Cheek recalls “It’s amazing when you look at the prime time, around 1 p.m., with everyone in there. The infield is packed and the box seats are full of people watching and there’s close to 25,000 people.” With so many in attendance, you may be wondering if it is still possible to see the horses even if you aren’t up close. Not to worry. Cheek says that there are jumbotrons scattered throughout the grounds so you can see what’s going on from wherever you are.“Race day is really something. It is always the 2nd Saturday in May. Our crew gets there around 5am and the tailgaters start coming in around 8:30. Everyone is supposed to be in by 10:30am. After the tailgaters arrive the box seat holders start arriving and then the general admission folks are usually the last to arrive. The national anthem is performed at 12:30 and the horses are called from the barn at about 12:45 and we line them up. At 1pm the flag drops and the first race begins.” There are seven races with one about every 30-45 minutes, with the day ending around 4:30pm.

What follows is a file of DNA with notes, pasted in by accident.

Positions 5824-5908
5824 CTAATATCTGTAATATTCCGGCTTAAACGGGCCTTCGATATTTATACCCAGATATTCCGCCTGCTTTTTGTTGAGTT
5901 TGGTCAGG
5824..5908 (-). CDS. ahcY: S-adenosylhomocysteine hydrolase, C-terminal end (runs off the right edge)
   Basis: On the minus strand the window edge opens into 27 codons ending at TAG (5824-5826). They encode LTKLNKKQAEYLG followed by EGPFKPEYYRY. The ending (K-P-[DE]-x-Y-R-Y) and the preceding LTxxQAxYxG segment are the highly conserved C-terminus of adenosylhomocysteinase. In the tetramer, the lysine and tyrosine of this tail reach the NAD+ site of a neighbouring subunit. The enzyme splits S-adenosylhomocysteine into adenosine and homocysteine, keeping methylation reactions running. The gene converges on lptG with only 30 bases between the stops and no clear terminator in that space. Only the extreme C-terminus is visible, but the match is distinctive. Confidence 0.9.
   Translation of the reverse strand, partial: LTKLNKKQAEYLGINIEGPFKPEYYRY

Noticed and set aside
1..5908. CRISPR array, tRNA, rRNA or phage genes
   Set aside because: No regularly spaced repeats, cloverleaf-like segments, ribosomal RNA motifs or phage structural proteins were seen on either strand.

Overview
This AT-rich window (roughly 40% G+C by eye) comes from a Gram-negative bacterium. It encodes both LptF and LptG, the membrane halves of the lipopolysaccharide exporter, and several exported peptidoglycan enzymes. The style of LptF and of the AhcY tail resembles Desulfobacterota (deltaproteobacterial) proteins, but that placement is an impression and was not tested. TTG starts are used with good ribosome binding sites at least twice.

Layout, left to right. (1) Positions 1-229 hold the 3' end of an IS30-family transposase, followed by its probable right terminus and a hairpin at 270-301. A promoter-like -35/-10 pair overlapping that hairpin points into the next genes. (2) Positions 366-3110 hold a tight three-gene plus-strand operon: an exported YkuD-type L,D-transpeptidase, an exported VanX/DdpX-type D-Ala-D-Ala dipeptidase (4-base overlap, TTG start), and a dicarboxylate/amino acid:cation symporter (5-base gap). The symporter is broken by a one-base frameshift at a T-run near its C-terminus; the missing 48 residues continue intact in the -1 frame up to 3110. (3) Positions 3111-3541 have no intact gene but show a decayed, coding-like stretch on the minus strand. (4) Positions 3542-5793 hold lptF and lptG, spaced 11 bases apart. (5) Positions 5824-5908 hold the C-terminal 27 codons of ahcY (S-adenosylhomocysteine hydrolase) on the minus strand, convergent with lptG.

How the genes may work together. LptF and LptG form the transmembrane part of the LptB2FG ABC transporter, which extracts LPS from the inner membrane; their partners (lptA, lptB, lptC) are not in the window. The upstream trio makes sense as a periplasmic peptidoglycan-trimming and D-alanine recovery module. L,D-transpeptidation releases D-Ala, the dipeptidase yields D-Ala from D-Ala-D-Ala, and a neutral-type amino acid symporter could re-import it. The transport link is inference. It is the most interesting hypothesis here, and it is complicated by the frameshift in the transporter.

Cheek sums up the day by saying, “It’s a great day. There’s a lot of color, a lot of excitement, and the racing is top notch. We are one of the premier races on the steeplechase circuit. As a result, we get a lot of the best horses in the country here to race. Seeing all the amazing horses race is cool, along with the running of the hounds which is between the last and next to last race.”
And it’s not all about the horse races. It is much more than that. Iroquois Steeplechase represents hope as it benefits Monroe Carell Jr. Children’s Hospital at Vanderbilt.